It’s an oft-quoted fact that mobile browsing has overtaken desktop for most websites and online retailers. But “mobile” browsing is a very broad term in today’s multiscreen landscape. Sales of tablets are on the rise while smartphones are in decline, so it’s easy for website owners to jump to a few conclusions.
But are they right to do so?
Recent consumer surveys showed that mobile shopping by 18-34 year olds was equally split, with 65% using tablets and 63% smartphones. Amongst Generation X customers – those over 35 – the data showed 66% purchase from tablets and 51% on smartphones.
So the prevailing wisdom that eCommerce sites should be optimised for tablets first doesn’t necessarily stack up. Those smaller screens play a very significant part in setting the tills jingling like sleigh bells.
So, What Does This Mean For eTailers?
Well, first and foremost it shows you need to understand what your target audience looks like before embarking on any costly and time-consuming website overhauls. Visit any eCommerce-enabled website today and it’s a safe bet that you’ll see the ubiquitous tablet-oriented template in use. A conformity is emerging based on knee-jerk hypotheses; it’s the “keeping up with the Joneses” principle.
Brands can be very quick to jump on the bandwagon when they see a competitor giving their online stores a facelift. But I also know there’s precious little competitive data available to validate the assumption that a new design is necessarily a better performer.
Without wanting to labour the statistics (this is the last one for this article, honest!) 91% of those same consumers said they wouldn’t hesitate to abandon a website with a poor mobile experience and buy from a competitor instead. In other words, don’t rely on brand loyalty to make up for failings in your mobile shopping experience. Customers won’t persevere and give you the benefit of the doubt, they’ll go elsewhere. Which means assuming you automatically know what your customers want and how they’re using your site is a dangerous game to play.
Losing Sight Of Your Customer
Ensuring you deliver a mobile shopping experience which makes life easy for your customers should be an essential part of your strategy during the Christmas period and the New Year sales. It’s easy to forget that the purchase process is as much a part of content marketing as the glossy brand stories which brought the consumer to your site in the first place. But everything is content. Whether it’s a product detail page, a shopping cart, a payment page or an order confirmation, it’s all content. And it all contributes to your customer’s experience of, and satisfaction with, your brand.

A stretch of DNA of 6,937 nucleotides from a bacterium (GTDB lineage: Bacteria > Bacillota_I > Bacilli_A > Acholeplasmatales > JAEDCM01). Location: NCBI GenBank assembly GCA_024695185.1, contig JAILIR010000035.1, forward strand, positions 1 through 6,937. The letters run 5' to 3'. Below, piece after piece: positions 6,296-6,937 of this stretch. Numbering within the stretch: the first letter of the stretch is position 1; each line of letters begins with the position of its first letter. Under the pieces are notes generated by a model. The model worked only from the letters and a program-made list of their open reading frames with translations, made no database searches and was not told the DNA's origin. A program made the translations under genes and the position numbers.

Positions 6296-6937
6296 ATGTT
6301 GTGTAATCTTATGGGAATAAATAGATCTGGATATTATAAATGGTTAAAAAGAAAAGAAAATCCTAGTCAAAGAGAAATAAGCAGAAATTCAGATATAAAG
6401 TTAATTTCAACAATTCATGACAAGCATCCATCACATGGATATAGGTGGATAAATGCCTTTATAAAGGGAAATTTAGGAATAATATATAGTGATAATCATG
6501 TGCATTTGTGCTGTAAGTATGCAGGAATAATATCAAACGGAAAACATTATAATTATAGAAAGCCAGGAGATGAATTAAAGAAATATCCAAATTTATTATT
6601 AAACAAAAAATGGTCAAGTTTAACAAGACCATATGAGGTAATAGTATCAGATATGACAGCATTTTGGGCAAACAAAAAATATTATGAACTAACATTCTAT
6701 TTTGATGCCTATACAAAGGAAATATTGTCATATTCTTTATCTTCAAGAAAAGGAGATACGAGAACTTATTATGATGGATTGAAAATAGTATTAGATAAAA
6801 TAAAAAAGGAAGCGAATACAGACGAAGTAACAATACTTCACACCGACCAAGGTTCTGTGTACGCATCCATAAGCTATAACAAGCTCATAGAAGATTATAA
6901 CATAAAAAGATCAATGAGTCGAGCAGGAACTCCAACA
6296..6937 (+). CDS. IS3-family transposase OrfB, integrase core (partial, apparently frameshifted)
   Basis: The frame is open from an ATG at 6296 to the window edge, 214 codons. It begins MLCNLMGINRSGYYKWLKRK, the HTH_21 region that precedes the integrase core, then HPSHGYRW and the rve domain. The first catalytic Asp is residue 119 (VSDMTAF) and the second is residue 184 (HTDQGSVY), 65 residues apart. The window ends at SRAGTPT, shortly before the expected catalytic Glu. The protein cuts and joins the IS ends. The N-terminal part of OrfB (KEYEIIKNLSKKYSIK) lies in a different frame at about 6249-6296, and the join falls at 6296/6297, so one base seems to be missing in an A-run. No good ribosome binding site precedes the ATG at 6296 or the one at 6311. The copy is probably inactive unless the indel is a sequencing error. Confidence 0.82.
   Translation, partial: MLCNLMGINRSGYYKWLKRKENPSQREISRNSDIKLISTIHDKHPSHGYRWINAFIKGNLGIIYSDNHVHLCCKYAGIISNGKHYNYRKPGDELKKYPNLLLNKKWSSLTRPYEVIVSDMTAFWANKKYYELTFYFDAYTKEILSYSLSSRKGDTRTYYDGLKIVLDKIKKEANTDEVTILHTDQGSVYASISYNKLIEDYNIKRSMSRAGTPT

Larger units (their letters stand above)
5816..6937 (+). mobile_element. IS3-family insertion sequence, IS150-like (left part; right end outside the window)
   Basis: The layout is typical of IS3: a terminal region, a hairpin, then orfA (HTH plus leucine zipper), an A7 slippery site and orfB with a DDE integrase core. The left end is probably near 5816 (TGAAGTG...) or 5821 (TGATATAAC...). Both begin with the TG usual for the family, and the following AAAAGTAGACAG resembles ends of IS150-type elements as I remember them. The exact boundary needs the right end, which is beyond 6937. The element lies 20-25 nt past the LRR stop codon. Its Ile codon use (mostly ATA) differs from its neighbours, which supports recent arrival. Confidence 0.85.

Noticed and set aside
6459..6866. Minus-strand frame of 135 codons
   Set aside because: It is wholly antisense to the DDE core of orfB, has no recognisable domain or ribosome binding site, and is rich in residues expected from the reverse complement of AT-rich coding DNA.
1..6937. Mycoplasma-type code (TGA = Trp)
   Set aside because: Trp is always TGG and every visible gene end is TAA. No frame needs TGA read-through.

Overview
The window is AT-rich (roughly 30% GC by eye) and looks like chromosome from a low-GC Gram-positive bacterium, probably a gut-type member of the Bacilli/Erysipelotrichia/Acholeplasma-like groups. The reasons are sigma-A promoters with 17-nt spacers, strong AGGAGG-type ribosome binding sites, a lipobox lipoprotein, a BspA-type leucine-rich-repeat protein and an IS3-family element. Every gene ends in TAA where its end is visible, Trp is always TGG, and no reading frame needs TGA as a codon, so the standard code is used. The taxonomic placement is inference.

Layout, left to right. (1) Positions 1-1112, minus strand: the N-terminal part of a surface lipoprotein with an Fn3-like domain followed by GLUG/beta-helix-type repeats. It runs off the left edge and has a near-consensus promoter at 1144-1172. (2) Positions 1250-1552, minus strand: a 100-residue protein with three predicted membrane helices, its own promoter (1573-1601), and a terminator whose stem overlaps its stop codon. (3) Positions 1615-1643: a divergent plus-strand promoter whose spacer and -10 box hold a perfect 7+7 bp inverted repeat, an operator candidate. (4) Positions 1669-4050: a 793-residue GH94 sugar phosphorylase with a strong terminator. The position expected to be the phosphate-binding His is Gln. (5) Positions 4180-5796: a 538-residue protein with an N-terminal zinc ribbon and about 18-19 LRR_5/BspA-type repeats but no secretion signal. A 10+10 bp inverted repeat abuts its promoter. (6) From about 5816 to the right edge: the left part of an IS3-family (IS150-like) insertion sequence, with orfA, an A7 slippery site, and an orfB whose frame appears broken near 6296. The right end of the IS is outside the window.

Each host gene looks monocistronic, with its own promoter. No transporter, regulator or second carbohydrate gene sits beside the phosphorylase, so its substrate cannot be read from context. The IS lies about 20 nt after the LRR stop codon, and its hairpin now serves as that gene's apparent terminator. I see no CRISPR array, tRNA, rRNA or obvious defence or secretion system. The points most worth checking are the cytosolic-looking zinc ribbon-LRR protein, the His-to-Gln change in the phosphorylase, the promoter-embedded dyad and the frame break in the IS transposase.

- If customers can’t read product descriptions or zoom in on detailed images on a smartphone while they’re commuting, you’ve potentially lost a sale;
- If the payment pages are too small and fiddly for even elf-sized fingers to enter payment or address details, you’ll be straight on Santa’s ‘naughty’ list;
- And if your navigation and site search aren’t designed for a full range of mobile devices, leaving customers unable to find what they’re looking for, then your competitors are just a Google search away.
The irony here is that optimising your site and your store to deliver a rewarding and lucrative mobile customer experience is nowhere near as difficult as most retailers think. Here are a few starting steps towards maximising your mobile sales at this crucial time of year:
Know which mobile devices predominate amongst your customers – cut down the work you need to do by focusing your efforts where they’ll reward the largest volume of people. Tailor promotions and advertising to the form factors and technical capabilities of the most widely used devices first and worry about the others if and when you have the time.
Even with the slickest mobile checkout process, customers won’t hang around for bloated content. If your site doesn’t load quickly enough or perform fast enough they’ll be gone. Streamline everything – optimise images, cut down copy and concentrate on the must-have elements.
Understand your visitor personas – until you can categorise who your customers are, you have little chance of understanding what they’re looking for or how best to present it. Personalising content and offers isn’t a nice-to-have any more, so why do so many retailers still push out one-size-fits-all content to mobile users?
Are customers on specific devices abandoning your store from one page more than others? If they’re falling out of the purchase process needlessly, then a small break-fix could bring some extra revenue back to your table.
Clearly, getting the mobile shopping experience right across devices takes far more than just adapting it for tablets. There’s a unique and specific user experience to consider – one which also has to tie in seamlessly to your desktop experience. And that’s a key reason why retailers have been avoiding the question for so long.
Let Rocket Science take the uncertainty out of your mobile commerce strategy – get in touch today and let’s talk about how we can help you out.